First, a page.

Full-field scores from the Abu Dhabi HSBC Championship

After an intense buildup to his season debut, McIlroy was curious about the true state of his game, about how he’d stack up when he finally put a scorecard in his hand. It didn’t take him long to find out. 

Playing the first two rounds alongside Dustin Johnson – the undisputed world No. 1 who was fresh off a blowout victory at Kapalua – McIlroy beat him by a shot. Despite a 103-day competitive layoff, he played bogey-free for 52 holes. And he put himself in position to win, trailing by one heading into the final round. Though Fleetwood blew away the field with a back-nine 30 to defend his title, McIlroy collected his eighth top-5 in his last nine appearances in Abu Dhabi.

“I know it’s only three months,” he said, “but things change, and I felt like maybe I needed a couple of weeks to get back into the thought process that you need to get into for competitive golf. I got into that pretty quickly this week, so that was the most pleasing thing.”

The sense of relief afterward was palpable. McIlroy is entering his 11th full year as a pro, and deep down he likely realizes 2018 is shaping up as his most important yet.

The former Boy Wonder is all grown up, and his main challengers now are a freakish athlete (DJ) and a trio of players under 25 (Jordan Spieth, Justin Thomas, Jon Rahm) who don’t lack for motivation or confidence. The landscape has changed significantly since McIlroy’s last major victory, in August 2014, and the only way he’ll be able to return to world No. 1 is to produce a sustained period of exceptional golf, like the rest of the game’s elite. (Based on average points, McIlroy, now ranked 11th, is closer to the bottom of the rankings, No. 1928, than to Johnson.)

But after years of near-constant turmoil, McIlroy, 28, finally seems ready to pursue that goal again. He is planning the heaviest workload of his career – as many as 30 events, including seven more starts before the Masters – and appears refreshed and reenergized, perhaps because this year, for the first time in a while, he is playing without distractions.

Not his relationships or his health. Not his equipment or his caddie or his off-course dealings.

Everything in his life is lined up.

Drama tends to follow one of the sport’s most captivating characters, but for now he can just play golf – lots and lots of golf. How liberating.

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Crocker among quartet of Open qualifiers in Singapore

By Will GrayJanuary 21, 2018, 2:20 pm

Former amateur standout Sean Crocker was among four players who qualified for the 147th Open via top-12 finishes this week at the Asian Tour's SMBC Singapore Open as part of the Open Qualifying Series.

Crocker had a strong college career at USC before turning pro late last year. The 21-year-old received an invitation into this event shortly thereafter, and he made the most of his appearance with a T-6 finish to net his first career major championship berth.

There were four spots available to those not otherwise exempt among the top 12 in Singapore, but winner Sergio Garcia and runners-up Shaun Norris and Satoshi Kodaira had already booked their tickets for Carnoustie. That meant that Thailand's Danthai Boonma and Jazz Janewattanond both qualified thanks to T-4 finishes.

Full-field scores from the Singapore Open

Crocker nabbed the third available qualifying spot, while the final berth went to Australia's Lucas Herbert. Herbert entered the week ranked No. 274 in the world and was the highest-ranked of the three otherwise unqualified players who ended the week in a tie for eighth.

The next event in the Open Qualifying Series will be in Japan at the Mizuno Open in May, when four more spots at Carnoustie will be up for grabs. The 147th Open will be held July 19-22 in Carnoustie, Scotland.

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Got a second? Fisher a bridesmaid again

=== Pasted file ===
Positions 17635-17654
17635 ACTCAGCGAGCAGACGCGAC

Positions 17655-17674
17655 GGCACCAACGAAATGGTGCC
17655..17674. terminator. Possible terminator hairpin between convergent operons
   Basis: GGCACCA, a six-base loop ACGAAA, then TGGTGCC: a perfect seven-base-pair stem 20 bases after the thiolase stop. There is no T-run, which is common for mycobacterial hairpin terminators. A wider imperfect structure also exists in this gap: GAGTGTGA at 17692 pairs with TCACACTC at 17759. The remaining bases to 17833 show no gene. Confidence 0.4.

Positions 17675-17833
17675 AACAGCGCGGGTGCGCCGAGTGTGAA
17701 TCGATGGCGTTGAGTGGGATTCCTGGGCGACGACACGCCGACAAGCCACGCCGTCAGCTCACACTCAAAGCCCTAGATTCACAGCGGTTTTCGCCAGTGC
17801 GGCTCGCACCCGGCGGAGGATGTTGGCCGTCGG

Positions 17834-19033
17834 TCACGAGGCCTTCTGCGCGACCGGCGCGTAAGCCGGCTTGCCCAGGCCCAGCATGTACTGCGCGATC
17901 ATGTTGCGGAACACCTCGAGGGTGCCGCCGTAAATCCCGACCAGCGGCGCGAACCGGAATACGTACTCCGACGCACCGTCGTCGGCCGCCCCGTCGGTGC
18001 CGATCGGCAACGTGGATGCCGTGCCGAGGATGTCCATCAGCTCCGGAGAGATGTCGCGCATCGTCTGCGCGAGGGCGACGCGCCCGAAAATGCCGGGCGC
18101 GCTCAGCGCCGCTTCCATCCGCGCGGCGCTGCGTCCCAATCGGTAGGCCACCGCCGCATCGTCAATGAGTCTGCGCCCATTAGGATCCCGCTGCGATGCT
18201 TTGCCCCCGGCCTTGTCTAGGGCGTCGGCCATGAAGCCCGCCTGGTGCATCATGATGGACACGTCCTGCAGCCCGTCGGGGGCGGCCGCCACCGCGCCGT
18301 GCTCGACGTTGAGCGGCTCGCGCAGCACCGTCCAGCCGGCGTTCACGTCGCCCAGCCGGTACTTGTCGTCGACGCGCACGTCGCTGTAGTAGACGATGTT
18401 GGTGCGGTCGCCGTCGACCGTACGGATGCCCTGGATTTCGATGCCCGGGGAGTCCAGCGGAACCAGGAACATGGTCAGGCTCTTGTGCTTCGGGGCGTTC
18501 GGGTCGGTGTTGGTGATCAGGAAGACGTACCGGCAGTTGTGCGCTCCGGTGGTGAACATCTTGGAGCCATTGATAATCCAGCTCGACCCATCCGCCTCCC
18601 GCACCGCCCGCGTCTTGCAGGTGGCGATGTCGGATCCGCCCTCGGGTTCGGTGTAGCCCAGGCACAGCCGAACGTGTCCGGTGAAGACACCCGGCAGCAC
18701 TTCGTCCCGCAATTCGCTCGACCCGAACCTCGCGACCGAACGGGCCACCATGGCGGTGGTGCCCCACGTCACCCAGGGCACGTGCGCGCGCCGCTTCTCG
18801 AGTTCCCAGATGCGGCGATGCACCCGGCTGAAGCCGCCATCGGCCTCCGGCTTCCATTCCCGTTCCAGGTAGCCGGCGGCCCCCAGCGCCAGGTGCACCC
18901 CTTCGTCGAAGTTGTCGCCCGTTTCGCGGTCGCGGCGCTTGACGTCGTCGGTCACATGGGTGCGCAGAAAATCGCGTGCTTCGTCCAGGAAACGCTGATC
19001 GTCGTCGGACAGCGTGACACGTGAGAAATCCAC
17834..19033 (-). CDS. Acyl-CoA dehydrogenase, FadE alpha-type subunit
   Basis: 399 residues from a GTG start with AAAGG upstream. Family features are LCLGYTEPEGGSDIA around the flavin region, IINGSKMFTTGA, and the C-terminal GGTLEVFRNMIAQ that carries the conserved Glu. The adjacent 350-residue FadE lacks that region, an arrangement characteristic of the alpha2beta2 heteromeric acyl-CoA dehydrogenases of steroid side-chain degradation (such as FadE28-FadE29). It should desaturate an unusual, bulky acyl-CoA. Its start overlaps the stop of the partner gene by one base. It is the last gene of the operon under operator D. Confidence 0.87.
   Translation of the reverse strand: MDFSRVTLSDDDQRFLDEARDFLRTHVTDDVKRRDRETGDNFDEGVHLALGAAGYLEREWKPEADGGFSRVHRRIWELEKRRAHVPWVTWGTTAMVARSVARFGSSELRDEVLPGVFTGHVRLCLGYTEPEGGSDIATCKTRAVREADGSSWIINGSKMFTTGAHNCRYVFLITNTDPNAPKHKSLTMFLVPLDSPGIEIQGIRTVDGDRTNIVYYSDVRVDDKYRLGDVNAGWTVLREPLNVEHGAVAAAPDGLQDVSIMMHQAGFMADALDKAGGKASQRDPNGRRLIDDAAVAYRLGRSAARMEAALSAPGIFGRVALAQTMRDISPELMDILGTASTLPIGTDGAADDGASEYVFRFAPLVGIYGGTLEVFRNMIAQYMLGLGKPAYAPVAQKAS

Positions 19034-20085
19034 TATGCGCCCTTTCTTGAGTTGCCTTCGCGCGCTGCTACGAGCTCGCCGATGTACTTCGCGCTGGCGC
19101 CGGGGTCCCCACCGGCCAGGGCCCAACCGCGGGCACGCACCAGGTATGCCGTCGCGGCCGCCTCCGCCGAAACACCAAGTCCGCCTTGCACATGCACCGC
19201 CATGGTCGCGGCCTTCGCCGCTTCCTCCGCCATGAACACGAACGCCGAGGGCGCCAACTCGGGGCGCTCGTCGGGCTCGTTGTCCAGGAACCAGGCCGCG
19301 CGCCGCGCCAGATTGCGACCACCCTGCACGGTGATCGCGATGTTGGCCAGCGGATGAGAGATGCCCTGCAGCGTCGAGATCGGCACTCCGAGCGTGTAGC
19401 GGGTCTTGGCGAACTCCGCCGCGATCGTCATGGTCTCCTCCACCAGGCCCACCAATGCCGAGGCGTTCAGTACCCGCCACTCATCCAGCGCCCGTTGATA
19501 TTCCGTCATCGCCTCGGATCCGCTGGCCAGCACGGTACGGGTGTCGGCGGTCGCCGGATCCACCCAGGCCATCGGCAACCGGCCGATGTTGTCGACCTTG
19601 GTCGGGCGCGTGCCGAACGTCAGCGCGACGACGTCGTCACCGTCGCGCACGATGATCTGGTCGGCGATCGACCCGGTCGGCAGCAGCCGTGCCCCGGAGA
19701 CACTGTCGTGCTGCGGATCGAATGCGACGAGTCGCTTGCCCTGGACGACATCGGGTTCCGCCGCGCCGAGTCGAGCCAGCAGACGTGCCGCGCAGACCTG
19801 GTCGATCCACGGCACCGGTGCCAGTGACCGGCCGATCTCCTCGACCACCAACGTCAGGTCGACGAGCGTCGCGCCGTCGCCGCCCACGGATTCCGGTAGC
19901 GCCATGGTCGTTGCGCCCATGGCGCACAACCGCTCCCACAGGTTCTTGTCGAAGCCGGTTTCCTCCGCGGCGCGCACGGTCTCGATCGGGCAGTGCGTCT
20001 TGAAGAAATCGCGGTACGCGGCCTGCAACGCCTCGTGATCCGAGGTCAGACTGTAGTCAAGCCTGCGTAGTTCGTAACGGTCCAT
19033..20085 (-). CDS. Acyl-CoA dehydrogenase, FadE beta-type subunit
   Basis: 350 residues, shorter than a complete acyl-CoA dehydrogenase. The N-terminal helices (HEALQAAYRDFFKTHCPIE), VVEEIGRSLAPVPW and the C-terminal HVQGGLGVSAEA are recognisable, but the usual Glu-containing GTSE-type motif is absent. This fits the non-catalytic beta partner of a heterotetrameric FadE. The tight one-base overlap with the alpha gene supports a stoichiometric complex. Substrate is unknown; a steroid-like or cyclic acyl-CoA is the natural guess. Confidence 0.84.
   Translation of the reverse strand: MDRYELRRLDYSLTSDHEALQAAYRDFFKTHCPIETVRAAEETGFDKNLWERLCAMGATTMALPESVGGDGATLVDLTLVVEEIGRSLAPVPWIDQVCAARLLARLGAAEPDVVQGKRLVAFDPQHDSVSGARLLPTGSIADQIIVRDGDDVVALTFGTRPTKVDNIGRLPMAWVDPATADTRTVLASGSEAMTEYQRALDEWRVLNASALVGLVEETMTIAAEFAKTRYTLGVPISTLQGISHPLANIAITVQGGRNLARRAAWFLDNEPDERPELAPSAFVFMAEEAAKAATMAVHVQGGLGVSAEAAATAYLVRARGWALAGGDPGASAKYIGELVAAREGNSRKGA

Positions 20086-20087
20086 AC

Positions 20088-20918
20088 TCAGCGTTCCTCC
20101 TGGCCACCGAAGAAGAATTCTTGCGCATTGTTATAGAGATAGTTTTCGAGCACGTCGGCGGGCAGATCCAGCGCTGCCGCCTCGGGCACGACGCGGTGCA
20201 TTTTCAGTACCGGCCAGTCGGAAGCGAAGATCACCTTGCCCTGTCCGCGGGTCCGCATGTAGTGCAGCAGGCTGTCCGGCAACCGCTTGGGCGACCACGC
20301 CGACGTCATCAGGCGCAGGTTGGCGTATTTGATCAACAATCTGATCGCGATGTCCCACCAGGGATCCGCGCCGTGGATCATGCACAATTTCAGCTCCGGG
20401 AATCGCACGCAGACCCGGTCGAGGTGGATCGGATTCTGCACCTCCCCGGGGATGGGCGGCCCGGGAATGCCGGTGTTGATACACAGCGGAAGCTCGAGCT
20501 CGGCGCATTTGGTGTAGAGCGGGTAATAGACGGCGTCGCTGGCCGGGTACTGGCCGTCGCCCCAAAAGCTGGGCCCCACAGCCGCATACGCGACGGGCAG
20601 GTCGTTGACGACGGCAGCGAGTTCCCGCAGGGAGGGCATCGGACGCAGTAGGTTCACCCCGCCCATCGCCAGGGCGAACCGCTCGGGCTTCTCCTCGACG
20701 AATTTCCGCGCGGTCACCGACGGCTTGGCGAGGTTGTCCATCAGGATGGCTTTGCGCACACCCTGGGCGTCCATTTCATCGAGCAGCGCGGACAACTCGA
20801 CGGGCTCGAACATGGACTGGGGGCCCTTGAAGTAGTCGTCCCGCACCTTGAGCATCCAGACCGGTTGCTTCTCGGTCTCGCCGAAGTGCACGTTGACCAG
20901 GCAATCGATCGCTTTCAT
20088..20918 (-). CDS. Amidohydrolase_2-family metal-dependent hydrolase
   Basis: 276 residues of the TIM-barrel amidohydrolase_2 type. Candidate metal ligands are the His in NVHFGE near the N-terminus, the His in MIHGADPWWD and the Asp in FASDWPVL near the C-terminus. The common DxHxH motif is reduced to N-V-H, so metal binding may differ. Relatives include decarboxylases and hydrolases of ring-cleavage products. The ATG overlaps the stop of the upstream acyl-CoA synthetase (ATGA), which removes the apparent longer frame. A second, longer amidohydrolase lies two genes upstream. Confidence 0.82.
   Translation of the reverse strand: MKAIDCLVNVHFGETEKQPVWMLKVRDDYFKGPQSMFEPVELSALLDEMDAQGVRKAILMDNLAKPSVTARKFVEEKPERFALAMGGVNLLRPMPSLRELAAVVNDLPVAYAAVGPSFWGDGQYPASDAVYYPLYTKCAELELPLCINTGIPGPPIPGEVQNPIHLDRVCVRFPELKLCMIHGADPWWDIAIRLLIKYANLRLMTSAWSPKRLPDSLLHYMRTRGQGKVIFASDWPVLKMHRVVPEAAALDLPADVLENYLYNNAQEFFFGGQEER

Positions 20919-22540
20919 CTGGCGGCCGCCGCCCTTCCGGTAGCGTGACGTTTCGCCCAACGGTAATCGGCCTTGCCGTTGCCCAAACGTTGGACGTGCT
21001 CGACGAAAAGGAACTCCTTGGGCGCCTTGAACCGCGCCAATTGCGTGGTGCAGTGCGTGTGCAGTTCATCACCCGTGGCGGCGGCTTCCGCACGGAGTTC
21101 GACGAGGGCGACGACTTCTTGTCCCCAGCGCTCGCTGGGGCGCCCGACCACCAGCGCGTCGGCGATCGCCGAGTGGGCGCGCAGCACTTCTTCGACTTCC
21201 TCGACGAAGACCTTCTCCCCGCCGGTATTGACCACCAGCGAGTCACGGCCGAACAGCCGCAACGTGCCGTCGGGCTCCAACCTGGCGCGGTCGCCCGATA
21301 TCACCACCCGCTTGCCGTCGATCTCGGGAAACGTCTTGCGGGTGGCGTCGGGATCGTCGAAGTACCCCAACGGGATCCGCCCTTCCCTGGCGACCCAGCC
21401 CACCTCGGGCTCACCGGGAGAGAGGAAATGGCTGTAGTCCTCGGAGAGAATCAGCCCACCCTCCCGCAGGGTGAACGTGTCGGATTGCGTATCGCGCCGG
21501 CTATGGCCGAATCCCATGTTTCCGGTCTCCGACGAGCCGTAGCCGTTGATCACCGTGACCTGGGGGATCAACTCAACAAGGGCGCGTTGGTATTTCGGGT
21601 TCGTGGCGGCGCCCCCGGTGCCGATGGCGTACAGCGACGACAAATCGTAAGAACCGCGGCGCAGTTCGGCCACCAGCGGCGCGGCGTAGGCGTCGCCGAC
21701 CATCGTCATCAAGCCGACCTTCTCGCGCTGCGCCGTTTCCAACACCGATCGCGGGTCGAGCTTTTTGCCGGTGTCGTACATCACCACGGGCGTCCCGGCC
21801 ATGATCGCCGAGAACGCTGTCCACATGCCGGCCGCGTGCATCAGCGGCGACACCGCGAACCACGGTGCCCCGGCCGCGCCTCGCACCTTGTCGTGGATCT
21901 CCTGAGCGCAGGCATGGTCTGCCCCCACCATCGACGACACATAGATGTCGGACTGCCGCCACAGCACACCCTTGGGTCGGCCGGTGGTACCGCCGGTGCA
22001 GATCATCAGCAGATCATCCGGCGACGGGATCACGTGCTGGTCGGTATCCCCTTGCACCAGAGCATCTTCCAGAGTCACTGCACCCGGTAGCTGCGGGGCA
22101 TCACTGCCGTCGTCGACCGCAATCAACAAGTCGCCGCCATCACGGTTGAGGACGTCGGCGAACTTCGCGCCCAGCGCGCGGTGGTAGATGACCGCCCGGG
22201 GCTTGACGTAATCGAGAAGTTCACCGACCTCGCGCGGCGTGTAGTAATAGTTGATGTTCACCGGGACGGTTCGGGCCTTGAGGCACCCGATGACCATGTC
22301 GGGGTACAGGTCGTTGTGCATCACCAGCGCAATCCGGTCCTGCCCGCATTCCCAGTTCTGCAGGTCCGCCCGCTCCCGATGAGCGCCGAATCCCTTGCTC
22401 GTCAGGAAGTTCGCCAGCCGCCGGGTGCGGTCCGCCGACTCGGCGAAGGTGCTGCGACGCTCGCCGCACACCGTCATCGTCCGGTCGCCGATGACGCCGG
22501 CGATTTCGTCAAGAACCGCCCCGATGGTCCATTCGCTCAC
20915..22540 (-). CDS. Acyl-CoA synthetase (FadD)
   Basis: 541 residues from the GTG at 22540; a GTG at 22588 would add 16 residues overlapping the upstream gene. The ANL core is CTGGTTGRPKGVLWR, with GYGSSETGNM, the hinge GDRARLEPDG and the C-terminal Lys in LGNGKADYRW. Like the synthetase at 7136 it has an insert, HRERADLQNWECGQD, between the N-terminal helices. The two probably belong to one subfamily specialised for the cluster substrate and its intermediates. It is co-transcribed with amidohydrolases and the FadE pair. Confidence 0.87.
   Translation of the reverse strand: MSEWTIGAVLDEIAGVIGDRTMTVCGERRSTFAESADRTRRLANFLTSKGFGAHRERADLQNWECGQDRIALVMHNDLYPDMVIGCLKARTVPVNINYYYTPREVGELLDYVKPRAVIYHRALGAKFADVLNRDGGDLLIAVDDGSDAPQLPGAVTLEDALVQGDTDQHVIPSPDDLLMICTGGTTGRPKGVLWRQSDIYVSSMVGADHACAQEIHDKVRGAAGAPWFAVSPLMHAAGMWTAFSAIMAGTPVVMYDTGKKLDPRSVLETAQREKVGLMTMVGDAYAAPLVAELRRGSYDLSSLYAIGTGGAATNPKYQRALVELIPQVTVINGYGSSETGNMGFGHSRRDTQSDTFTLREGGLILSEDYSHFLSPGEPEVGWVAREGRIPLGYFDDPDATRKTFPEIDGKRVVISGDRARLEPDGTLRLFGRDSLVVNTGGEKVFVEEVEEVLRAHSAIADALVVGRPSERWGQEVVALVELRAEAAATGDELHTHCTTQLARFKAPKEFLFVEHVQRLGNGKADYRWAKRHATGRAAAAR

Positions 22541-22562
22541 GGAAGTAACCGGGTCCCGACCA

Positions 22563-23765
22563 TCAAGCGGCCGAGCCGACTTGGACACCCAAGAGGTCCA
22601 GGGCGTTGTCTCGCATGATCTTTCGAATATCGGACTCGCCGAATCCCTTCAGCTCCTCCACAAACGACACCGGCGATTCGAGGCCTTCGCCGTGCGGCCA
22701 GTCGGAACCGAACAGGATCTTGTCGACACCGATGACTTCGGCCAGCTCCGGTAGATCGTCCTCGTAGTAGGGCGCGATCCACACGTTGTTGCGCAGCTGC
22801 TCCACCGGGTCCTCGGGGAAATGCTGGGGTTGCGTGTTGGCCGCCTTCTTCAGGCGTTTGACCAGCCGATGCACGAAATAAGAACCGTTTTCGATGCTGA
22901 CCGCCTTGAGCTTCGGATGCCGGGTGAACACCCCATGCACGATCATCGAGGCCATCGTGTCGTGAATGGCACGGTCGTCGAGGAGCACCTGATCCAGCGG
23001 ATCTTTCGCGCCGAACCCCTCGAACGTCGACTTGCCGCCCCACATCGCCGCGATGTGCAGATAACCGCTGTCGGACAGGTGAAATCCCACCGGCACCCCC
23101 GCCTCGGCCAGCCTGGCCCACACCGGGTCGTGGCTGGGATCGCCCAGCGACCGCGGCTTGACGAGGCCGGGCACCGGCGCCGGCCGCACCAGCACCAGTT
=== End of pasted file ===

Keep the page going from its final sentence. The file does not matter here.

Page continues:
By Will GrayJanuary 21, 2018, 1:40 pm

Ross Fisher is in the midst of a career resurgence - he just doesn't have the hardware to prove it.

Fisher entered the final round of the Abu Dhabi HSBC Championship with a share of the lead, and as he made the turn he appeared in position to claim his first European Tour victory since March 2014. But he slowed just as Tommy Fleetwood caught fire, and when the final putt fell Fisher ended up alone in second place, two shots behind his fellow Englishman.

It continues a promising trend for Fisher, who at age 37 now has 14 career runner-up finishes and three in his last six starts dating back to October. He was edged by Tyrrell Hatton both at the Italian Open and the Alfred Dunhill Links Championship in the fall, and now has amassed nine worldwide top-10 finishes since March.

Full-field scores from the Abu Dhabi HSBC Championship

Fisher took a big step toward ending his winless drought with an eagle on the par-5 second followed by a pair of birdies, and he stood five shots clear of Fleetwood with only nine holes to go. But while Fleetwood played Nos. 10-15 in 4 under, Fisher played the same stretch in 2 over and was unable to eagle the closing hole to force a playoff.

While Fisher remains in search of an elusive trophy, his world ranking has benefited from his recent play. The veteran was ranked outside the top 100 in the world as recently as September 2016, but his Abu Dhabi runner-up result is expected to move him inside the top 30 when the new rankings are published.

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McIlroy (T-3) notches another Abu Dhabi close call

By Will GrayJanuary 21, 2018, 1:08 pm

Rory McIlroy's trend of doing everything but hoist the trophy at the Abu Dhabi HSBC Championship is alive and well.

Making his first start since early October, McIlroy showed few signs of rust en route to a tie for third. Amid gusty winds, he closed with a 2-under 70 to finish the week at 18 under, four shots behind Tommy Fleetwood who rallied to win this event for the second consecutive year.

The result continues a remarkable trend for the Ulsterman, who has now finished third or better seven of the last eight years in Abu Dhabi - all while never winning the tournament. That stretch includes four runner-up finishes and now two straight T-3 results.

Full-field scores from the Abu Dhabi HSBC Championship

McIlroy is entering off a disappointing 2017 in which he was injured in his first start and missed two chunks of time while trying to regain his health. He has laid out an ambitious early-season schedule, one that will include a trip to Dubai next week and eight worldwide tournament starts before he heads to the Masters.

McIlroy started the final round one shot off the lead, and he remained in contention after two birdies over his first four holes. But a bogey on No. 6 slowed his momentum, and McIlroy wasn't able to make a back-nine birdie until the closing hole, at which point the title was out of reach.